I have decided once again to participate in #AdventWord, the global online Advent calendar sponsored by Virginia Theological Seminary. Today is the first day of Advent and a wonderful day to return to my sadly neglected blog.
Unexpected is a strange and serendipitous choice for the first Advent Word of 2019. I call it strange because expectation is the very essence of Advent. In my many writings about my favorite season of the liturgical calendar, I have often pondered the appropriateness of the Spanish word esperar as the perfect expression of the Advent trinity: to wait, to hope, to expect. But now we are asked to reflect on precisely its opposite: not expectation (and its brothers, waiting and hoping), but its absence. And therein lies the serendipity of the choice.
For just yesterday, my husband, two dogs, and I returned from a Thanksgiving weekend excursion whose joys were, for me, in the realm of completely unexpected. Through most of my adult life, I held fast to the mantra that whatever adventures I might embark on, I would sleep in a bed at the end of each day. I have broken that pledge on a few occasions that admittedly offered unforeseen moments of magic–mostly sunrises and a few sunsets on the coastal plain and the coast of North Carolina.
However, the aesthetic and photographic joys were in spite of, rather than because of, the fact that camping was involved. Mostly, camping meant for me discomfort and unpleasantness. This time I opened myself with all my prejudices and vulnerabilities to the experience–openness was the key–and the unexpected pleasures were myriad.
I didn’t want to be saddled with the responsibility of looking after dogs, but those two troopers turned out to be a great delight. Lily revealed herself to be an expert trailblazer, always sure of the path even when I wavered about which direction to take.
I was somewhat sad about forgoing a bounteous Thanksgiving repast. But sitting around the campfire with peanut butter sandwich, a banana, and hot coffee with cinnamon turned out to be just the ticket for a satisfying holiday meal.
Most unexpected of all, though, was sleeping in a hammock. As if sleeping bag and tent weren’t enough torture to endure, this time Pavel decided I should sleep in a hammock. Compounding the doubtful nature of the experience was the weather forecast: 33° for the first night and 31° for the second. Yes, he did set up a tent in case the experiment didn’t work, but I vowed to be coöperative and to keep the grousing to a minimum.
So what does this camping trip have to do with Advent? I approached the promised adventure and quiet joys of camping with reluctance and even trepidation. In like manner, I walked through the doors of St. Christopher’s Episcopal Church on Advent I 1996.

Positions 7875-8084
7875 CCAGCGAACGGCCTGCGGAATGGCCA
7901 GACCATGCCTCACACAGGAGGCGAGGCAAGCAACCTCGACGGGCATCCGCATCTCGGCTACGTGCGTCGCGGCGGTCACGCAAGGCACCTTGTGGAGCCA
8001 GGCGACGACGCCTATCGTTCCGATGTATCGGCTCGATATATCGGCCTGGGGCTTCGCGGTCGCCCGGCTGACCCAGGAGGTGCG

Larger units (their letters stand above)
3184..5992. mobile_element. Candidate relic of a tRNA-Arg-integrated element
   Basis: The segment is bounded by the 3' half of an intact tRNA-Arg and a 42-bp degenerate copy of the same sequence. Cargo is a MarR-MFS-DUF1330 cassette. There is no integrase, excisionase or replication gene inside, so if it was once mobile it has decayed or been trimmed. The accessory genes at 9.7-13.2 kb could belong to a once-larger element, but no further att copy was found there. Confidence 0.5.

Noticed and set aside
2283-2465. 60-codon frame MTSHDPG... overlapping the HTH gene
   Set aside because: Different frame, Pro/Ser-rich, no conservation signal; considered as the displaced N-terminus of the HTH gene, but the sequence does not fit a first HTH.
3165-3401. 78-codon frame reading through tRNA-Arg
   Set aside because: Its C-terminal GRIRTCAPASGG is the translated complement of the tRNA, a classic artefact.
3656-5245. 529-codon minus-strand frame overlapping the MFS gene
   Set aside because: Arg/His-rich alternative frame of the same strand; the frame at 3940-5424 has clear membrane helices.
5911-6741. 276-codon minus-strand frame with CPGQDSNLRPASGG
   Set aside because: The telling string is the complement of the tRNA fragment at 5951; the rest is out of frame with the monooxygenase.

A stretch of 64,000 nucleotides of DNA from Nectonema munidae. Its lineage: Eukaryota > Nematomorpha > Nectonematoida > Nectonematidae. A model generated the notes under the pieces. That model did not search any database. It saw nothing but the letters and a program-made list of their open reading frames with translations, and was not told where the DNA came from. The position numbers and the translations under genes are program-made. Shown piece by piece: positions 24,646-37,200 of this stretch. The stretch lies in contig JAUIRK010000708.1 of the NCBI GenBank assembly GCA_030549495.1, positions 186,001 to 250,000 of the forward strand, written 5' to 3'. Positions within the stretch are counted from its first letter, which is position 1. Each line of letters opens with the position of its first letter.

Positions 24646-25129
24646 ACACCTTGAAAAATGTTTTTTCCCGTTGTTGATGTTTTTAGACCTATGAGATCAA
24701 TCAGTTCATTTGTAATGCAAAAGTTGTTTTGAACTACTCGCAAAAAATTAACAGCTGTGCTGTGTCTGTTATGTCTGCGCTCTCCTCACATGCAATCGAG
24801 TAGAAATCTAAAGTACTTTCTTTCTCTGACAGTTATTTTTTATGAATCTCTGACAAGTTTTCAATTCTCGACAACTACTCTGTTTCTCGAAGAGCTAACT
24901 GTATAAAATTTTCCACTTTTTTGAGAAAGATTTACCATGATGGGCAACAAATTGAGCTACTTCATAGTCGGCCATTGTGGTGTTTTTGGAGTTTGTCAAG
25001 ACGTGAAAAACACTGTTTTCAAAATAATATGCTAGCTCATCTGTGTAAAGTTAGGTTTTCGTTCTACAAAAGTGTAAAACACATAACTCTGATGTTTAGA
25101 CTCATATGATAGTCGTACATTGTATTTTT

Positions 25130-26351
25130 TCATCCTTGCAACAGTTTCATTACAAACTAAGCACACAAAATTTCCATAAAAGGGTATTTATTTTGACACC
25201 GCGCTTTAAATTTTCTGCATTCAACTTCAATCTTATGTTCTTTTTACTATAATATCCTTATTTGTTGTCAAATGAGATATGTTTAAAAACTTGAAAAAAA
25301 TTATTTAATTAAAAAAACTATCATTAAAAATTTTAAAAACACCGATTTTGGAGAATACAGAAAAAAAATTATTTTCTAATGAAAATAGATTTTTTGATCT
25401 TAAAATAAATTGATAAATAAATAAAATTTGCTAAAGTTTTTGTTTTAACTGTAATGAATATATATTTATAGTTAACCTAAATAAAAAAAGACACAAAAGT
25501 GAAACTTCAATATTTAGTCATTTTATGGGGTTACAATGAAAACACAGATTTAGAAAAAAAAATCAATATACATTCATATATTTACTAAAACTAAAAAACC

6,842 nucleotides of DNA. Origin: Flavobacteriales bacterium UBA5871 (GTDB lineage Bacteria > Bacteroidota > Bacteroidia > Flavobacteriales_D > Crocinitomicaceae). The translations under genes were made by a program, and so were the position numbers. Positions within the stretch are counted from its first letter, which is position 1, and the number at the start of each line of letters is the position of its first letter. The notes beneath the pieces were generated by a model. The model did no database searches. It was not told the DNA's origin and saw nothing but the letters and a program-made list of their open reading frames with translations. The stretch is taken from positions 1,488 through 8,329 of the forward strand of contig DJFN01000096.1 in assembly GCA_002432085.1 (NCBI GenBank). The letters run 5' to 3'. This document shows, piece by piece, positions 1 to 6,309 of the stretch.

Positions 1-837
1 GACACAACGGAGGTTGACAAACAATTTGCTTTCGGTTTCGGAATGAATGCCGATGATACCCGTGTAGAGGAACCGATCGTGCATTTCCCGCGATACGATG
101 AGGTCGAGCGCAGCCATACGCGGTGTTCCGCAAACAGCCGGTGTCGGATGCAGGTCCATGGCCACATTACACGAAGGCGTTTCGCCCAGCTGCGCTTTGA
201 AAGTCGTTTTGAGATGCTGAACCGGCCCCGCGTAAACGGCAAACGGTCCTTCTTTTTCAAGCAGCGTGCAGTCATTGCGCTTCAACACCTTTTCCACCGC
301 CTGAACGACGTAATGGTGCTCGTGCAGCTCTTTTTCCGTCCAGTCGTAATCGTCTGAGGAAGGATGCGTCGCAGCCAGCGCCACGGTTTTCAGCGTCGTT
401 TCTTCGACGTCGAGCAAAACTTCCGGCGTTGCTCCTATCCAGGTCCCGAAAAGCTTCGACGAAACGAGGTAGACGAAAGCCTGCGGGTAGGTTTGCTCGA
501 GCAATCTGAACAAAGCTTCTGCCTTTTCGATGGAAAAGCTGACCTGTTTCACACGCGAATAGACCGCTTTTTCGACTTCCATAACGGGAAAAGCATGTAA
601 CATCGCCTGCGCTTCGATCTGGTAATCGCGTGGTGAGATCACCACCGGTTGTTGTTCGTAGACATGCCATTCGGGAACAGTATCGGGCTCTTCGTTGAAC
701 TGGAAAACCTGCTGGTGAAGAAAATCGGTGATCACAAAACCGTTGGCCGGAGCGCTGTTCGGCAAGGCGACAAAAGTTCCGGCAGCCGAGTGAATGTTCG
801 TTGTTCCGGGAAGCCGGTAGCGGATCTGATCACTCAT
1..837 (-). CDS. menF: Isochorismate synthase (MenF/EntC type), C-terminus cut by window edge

I didn’t even know it was Advent. After falling on my knees and crying out in anguish a desperate prayer–“Teach me how to live!”–I determined that the first step was to take my five-year-old step-granddaughter, Victoria, to church. I had so far kept for 23 years a solemn vow never to enter another church, but I decided that this venture into surrogate parenting required that I provide a moral compass for my charge. I promised myself with equal solemnity that I was there only for Victoria and that I would keep myself aloof from any suggestion of personal piety.
I had attended only non-liturgical churches previously, so the concept of Advent was new to me. I heard sermons about hope and expectation–a particularly memorable one illustrated by reference to the advanced pregnancy of a parishioner awaiting the birth of her second daughter. I joined the ragtag voices of the tiny parish making a joyful noise and sang along to the tunes of a tinny piano the haunting hymns that have henceforth become my Advent feast whenever I am hungry. I experienced for the first time the annual telling of the vast plan of Christianity narrated as the service of Advent Lessons and Carols. And I heard–I listened to–messages telling me that Jesus would come into my life if I simply opened my heart. With great reluctance, I did just that. And by the end of my first Advent, when my husband joined Victoria and me for our first Christmas-Eve service, I was ready to welcome the Christ-child into the world and Jesus the Christ into my life.
Accepting the unexpected warmth and comfort of the dogs and the Thanksgiving campfire and the hammock has reminded me this year of the hope, the peace, the joy, and the love of Advent that I accepted when I joined the little branch of God’s family known as St. Christopher’s in Garner, North Carolina.
Please join me in the renewed awareness–inspired by a serendipitous trip to the Great Dismal Swamp–that blessings come into our lives unexpectedly, but we can truly know them only as our hearts and minds are open to what might frighten us or hurt us–or change us. And so we begin this Advent season with a twist: Come, Thou Long Unexpected Jesus.
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